Healthdirect Free Australian health advice you can count on.

Medical problem? Call 1800 022 222. If you need urgent medical help, call triple zero immediately

healthdirect Australia is a free service where you can talk to a nurse or doctor who can help you know what to do.

beginning of content

Party drugs

8-minute read

Key facts

  • Party drugs are often found at social gatherings, such as music festivals.
  • The 3 main types of party drugs are depressants, stimulants and hallucinogens.
  • Party drugs can make a user feel euphoric or ‘high’, but they can also be dangerous.
  • The effect of a party drug depends on the individual, and the drug dose.
  • It’s best not to use party drugs, but there are ways to reduce your risk of complications such as overdose.

What is a party drug?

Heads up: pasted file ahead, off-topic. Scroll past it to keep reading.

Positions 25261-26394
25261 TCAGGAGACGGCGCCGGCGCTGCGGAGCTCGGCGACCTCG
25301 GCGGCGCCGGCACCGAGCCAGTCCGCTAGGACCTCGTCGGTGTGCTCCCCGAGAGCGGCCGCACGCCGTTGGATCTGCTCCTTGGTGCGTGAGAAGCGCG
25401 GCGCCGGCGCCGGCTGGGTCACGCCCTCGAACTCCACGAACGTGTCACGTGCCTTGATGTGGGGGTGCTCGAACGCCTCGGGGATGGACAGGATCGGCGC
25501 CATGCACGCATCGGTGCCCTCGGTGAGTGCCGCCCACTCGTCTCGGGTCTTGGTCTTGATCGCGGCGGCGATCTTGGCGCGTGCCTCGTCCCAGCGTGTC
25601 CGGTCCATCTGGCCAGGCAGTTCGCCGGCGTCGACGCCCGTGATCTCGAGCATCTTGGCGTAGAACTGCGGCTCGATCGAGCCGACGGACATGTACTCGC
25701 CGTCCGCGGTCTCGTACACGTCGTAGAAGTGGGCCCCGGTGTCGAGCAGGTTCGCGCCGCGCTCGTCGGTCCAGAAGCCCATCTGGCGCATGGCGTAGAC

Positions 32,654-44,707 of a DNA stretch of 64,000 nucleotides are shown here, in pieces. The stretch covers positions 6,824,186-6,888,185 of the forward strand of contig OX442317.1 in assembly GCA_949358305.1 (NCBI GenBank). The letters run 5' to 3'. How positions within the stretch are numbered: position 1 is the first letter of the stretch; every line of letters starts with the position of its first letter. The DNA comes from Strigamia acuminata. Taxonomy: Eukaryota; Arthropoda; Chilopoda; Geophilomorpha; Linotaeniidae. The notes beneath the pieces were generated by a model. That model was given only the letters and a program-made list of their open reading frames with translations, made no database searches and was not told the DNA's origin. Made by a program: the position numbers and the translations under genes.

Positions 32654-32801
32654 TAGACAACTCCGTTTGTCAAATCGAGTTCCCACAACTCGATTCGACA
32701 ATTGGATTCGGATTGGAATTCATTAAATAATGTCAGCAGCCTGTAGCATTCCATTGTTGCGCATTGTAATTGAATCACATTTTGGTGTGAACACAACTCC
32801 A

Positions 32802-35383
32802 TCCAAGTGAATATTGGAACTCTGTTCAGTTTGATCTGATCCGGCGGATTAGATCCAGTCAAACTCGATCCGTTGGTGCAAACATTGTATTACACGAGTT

You may come across people offering or using “party drugs” when you are at a party, festival or concert. They are also known as recreational drugs.

Although taking party drugs might seem fun, there are lots of risks and downsides to taking them. They are also usually illegal.

Types of party drugs

Party drugs fall into 3 categories.

Depressant drugs slow down your central nervous system. They include:

  • GHB
  • marijuana (cannabis)
  • amyl nitrite (‘poppers’)
  • nitrous oxide (laughing gas, ‘nangs’)
  • heroin (‘gear’)
  • benzodiazepines (sedatives or tranquillisers)

Stimulant drugs speed up your central nervous system. They include:

Hallucinogen drugs affect your sense of reality. They include:

  • LSD (acid)
  • MDMA (ecstasy)
  • ketamine
  • magic mushrooms

If you are trying to decide if you should take a party drug, it is important to understand:

  • what you are taking
  • the risks related to that particular drug

Find out more about drug abuse and its risks here.

What are the effects of party drugs?